The farmer managed Seguia Khrichfa in Northern Morocco is selected as a case study to understand how drip irrigation performs in a FMIS with a historical analysis. The Moroccan government stimulates the introduction of drip irrigation because this efficient technology addresses problems of groundwater depletion ànd supports a growth in agricultural production. In the Khrichfa area, several individual farmers have converted to drip irrigation and the water users organisation is planning for a collective drip irrigation system. The existing drip irrigation systems and the collective plans provided fertile ground for exploring how ‘modern’ drip irrigation and ‘traditional’ FMIS can go together. This thesis begins with a literature review on the efficiency of drip irrigation in Chapter 2. Chapter 3 is an analysis of what efficiencies do in the field, how efficiencies are used to re-allocate water in (drip) irrigation projects. In Chapter 4 and 5 alternative conceptualisations of performance are explored: in Chapter 4 by analysing the intimate relation between technologies and institutions, and their capacity to mutually shape each other, and in Chapter 5 the focus lies on understanding the performance of drip irrigation as emerging from the interactions between the technology and its (potential) user.

The literature review in Chapter 2 aims to understand the scientific basis for the expectations that drip irrigation is efficient with water. Efficiency studies underscore the need for drip irrigation as a device to counter water scarcity, groundwater depletion and competition over water and align with a modernization discourse – aiming at improvement and upgrading of irrigation. The efficiency of drip irrigation is constructed at very localized experimental stations with a wide variety of efficiency terms and definitions used by different research communities. Although the term efficiency gives the impression of unity, the studies that measure and define efficiency have remarkable differences in conceptualizing water balances and measuring water flows. However, the resulting efficiency numbers are treated as if they were comparable amongst each other. This results in a widely supported consensus that drip irrigation saves water. This creation of unity might be strategic for continuation of research practices and funding, but it says little about how drip irrigation will perform in the fields of farmers. The practices of farmers are left out of the experiments reviewed in literature. Besides local farming practices more ‘context’ is left out of the equations: with water-tight plastic borders all flows in the experiments are controllable. The research on the efficiency of drip irrigation is thus very technology-centred, i.e. the performance of the technology and its capacity to bring water efficiently to plants is attributed to the material objects.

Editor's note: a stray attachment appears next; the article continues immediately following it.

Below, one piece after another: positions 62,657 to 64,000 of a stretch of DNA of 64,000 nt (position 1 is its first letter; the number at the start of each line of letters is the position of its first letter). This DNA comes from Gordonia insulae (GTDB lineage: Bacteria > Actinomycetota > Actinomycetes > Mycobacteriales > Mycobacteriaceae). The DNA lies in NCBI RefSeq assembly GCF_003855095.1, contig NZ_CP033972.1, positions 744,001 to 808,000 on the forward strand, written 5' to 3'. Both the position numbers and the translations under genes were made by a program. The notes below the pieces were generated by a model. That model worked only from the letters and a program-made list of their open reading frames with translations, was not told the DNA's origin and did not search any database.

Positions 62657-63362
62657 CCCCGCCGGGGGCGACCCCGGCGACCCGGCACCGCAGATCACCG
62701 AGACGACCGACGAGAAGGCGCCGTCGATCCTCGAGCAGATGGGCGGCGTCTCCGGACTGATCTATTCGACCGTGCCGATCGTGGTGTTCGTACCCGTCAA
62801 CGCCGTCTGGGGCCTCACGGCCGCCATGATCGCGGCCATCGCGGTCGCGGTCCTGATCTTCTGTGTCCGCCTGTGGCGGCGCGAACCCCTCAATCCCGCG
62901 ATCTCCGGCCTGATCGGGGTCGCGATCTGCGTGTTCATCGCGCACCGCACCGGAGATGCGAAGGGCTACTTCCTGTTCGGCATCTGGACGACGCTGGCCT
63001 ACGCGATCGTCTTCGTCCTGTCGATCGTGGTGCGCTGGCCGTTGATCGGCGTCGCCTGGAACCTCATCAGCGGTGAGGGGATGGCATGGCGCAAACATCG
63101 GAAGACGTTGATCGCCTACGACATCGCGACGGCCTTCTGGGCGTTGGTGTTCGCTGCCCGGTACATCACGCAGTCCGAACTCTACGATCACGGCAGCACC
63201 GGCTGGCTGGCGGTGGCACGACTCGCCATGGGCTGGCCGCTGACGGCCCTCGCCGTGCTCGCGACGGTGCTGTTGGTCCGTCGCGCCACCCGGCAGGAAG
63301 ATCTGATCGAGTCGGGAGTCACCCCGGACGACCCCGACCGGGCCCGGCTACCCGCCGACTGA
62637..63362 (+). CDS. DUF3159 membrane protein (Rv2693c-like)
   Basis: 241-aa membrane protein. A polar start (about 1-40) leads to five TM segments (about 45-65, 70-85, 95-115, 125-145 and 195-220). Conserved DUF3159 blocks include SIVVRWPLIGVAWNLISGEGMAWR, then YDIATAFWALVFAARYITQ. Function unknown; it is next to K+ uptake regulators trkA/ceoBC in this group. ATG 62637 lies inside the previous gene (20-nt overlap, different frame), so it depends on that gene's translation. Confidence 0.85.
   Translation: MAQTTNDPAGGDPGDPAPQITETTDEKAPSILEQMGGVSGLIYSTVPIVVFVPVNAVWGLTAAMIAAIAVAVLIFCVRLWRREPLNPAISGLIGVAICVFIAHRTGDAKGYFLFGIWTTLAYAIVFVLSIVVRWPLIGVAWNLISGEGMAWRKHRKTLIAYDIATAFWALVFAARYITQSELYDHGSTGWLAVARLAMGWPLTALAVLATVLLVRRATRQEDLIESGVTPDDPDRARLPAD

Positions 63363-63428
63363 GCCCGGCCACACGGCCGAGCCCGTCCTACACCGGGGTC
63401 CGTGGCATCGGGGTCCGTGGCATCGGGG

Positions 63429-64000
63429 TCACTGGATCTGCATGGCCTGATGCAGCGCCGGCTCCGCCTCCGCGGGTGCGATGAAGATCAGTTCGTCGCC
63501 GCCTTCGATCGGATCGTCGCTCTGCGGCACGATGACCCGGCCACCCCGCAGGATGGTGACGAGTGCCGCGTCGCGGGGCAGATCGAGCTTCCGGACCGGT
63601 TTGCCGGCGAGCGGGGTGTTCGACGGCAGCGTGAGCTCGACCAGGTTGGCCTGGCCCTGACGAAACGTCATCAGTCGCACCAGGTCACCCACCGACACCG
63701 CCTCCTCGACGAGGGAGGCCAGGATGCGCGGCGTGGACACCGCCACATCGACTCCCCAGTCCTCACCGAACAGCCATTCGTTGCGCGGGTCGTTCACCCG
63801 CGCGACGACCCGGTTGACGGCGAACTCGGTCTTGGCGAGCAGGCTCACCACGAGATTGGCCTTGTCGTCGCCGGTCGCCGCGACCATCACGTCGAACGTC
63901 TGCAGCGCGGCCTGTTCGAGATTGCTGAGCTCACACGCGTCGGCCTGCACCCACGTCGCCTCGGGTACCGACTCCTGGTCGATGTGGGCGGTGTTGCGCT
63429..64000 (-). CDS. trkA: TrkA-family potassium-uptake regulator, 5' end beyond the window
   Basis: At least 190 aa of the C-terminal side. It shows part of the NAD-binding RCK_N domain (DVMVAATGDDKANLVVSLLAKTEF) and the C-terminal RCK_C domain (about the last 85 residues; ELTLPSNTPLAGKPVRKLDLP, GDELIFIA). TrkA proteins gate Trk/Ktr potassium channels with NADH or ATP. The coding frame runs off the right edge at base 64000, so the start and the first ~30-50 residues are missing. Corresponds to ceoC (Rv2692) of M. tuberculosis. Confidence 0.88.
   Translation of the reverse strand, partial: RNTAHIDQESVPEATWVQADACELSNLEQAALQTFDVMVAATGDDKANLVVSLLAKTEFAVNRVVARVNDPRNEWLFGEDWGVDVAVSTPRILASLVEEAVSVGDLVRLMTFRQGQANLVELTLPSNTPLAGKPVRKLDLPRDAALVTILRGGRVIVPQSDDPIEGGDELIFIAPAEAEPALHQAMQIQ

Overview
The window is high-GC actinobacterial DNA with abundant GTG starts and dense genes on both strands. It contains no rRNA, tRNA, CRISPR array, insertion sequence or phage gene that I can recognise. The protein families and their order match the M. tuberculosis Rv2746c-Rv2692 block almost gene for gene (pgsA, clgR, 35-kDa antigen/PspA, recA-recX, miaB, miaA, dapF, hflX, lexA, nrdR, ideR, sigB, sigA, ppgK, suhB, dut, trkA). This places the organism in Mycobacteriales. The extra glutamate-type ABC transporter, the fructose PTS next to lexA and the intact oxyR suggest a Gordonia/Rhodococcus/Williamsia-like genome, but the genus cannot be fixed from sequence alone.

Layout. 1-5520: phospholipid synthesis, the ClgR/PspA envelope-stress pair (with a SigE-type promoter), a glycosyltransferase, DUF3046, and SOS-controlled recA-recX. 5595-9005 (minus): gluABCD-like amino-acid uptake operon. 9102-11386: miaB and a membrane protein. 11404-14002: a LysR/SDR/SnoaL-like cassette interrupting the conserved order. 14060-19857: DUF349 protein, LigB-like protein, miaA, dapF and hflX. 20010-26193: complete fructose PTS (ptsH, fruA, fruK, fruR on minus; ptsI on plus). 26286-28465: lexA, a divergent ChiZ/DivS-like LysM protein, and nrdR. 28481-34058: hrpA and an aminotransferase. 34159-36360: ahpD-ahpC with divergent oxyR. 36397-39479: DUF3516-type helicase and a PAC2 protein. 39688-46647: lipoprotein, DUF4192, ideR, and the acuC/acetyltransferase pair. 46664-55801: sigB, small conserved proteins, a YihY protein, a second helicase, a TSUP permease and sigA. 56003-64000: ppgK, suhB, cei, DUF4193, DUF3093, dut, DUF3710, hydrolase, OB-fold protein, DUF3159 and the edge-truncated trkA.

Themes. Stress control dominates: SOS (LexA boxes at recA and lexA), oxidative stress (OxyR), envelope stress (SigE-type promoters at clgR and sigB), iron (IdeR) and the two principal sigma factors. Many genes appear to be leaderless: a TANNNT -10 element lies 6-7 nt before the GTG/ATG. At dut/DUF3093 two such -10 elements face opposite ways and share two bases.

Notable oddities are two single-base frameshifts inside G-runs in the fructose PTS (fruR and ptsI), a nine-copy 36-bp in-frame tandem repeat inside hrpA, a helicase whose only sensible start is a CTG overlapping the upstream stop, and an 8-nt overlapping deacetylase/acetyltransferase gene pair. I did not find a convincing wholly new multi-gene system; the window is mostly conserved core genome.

Chapter 3 shows that efficiency numbers do have influence as they embed a promise of the creation of more water. Apparently previously ‘lost’ water would be captured, thus resulting in a water ‘gain’. This is not specific for drip irrigation – the promise of water ‘gains’ is also present in other irrigation technologies and modernization projects. For example, previous modernization projects in the Ain Bittit irrigation system, of which the Seguia Khrichfa is a secondary canal, focused on lining of the infrastructure in order to re-allocate the ‘saved’ water for drinking water to the city of Meknes. All modernization projects in Ain Bittit have been preceded or accompanied by a process of re-allocating yet-to-be saved water. For example, the many actors involved in the conversion to drip irrigation all claim that the water ‘gain’ would be theirs. As this is never openly discussed, it is only when projects are implemented that competition over the ‘saved’ water arises. Yet, this competition is not brought to the open and each actor claims the ‘saved’ water, resulting on multiple claims on the yet-to-be saved water. Within the irrigation system, the ‘saved’ water mixes with the rest of the flows in the basin. This makes it 1) impossible to know how much water is actually saved, and thus how much water could be re-distributed, and 2) invisible to others who actually uses the ‘saved’ water. Only silent actors in a powerless position – like the aquifer – lose out. Chapter 3 concludes with the suggestion that not measuring actual water gains is strategic because it de-politicises re-allocations, allowing several actors to appropriate the yet-to-be-saved water without confrontations.